I’ve used Subversion and TortoiseSVN for quite a while, and even have the free Standard Edition of VisualSVN Server set up on my Windows Home Server, but I wanted to see what Mercurial was like. Having tried TortoiseHg and thoroughly enjoyed using it, I decided to make the complete switch. There are several blogs that have covered some of the parts of setting up Mercurial and hgwebdir, notably by eWorld.UI by Matt Hawley, DJMatty and Vampire Basic. My impression, however, is that these were written by folks who assumed a fair amount of pre-existing knowledge about Python and/or had a different configuration in mind. I really have no Python experience, so it was a bit more of a struggle to get all the right pieces in place. Further, I particularly wanted to be able to use Windows Home Server to securely host my repositories for both home and remote use under an “hg” virtual directory. This particular configuration didn’t seem to be covered in any one definitive source. What follows is ... [More]
For general scripting/automating on Windows, I generally prefer PowerShell.  There are times, however, when “batch scripting” with CMD.EXE is needed.  If you’ve ever tried writing scripts of any complexity, you know that “batch scripts” can be a real pain to deal with.  In particular, expansion of variables happens by default when a command is read, which is not what many other scripting languages do.  Raymond Chen has a nice post describing this in further detail. For this reason, it can be useful to turn on delayed expansion if you’re doing anything even remotely interesting.  One of the unexpected downsides — or bugs, in fact — of delayed variable expansion is that the ‘!’ character seems to eaten… so if you have a command you’re calling that uses a ‘!’ in its syntax, you’re plain out of luck.  The good news is that you can use the delayed-expansion behavior to... [More]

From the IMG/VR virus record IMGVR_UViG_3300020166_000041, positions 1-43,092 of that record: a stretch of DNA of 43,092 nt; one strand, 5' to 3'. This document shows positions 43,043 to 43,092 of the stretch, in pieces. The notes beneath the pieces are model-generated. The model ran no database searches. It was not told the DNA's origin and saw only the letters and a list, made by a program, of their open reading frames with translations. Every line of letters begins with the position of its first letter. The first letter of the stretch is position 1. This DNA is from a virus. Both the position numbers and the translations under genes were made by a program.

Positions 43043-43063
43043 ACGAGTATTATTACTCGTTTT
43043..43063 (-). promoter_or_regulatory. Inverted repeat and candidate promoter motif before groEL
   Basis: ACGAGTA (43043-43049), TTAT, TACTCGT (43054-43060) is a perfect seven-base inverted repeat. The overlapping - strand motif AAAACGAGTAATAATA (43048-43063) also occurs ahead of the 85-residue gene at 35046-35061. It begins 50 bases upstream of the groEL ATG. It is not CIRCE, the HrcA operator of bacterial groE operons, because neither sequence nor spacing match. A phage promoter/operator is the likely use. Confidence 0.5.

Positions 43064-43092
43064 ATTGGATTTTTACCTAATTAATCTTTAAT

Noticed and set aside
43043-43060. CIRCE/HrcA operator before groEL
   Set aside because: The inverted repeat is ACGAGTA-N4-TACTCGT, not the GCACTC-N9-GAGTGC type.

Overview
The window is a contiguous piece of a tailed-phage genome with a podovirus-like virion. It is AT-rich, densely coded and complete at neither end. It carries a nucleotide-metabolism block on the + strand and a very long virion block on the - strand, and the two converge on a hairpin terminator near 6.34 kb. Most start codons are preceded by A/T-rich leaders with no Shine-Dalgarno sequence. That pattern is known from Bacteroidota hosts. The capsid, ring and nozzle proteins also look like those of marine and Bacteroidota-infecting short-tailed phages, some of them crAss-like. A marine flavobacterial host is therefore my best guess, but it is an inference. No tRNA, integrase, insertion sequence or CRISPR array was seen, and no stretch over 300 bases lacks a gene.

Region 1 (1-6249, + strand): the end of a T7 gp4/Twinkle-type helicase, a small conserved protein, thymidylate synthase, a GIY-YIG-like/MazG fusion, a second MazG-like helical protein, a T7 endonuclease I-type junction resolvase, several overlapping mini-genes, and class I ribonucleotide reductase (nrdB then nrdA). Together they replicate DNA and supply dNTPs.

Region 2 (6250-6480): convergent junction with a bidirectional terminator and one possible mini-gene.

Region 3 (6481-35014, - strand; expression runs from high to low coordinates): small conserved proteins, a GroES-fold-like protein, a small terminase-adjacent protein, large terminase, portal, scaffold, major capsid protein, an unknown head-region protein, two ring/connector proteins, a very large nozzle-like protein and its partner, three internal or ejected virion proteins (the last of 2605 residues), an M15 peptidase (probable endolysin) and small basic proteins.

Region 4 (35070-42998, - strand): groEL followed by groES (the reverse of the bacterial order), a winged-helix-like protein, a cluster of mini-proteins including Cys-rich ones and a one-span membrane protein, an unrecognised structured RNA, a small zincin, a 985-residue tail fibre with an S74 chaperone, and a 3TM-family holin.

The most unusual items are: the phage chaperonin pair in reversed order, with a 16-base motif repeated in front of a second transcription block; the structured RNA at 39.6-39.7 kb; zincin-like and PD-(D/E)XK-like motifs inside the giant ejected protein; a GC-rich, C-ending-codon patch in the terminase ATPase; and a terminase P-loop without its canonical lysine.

Update (18-Jan-2011): I uploaded the source for both PathUnwriter.cs and OutgoingStreamFilter.cs in case any one wants it. As mentioned previously, I wrote an HttpModule to “undo” the path rewriting that GoDaddy seems to do on behalf of a hosted domain.  For reference here is the code that does it (PathUnwriter.cs): using System; using System.Configuration; using System.Collections.Generic; using System.Web; using System.IO; using System.Text; namespace Spudnoggin.HostingUtils { /// <summary> /// Clean outgoing path for ISPs that insist on clobbering the incoming path. /// </summary> /// <remarks> /// This module may need to be added *last* so that it's one of the outer-most /// filters... the filters are created inside-out... /// </remarks> public sealed class PathUnwriter : IHttpModule { void IHttpModule.Dispose() { //clean-up code here. } ... [More]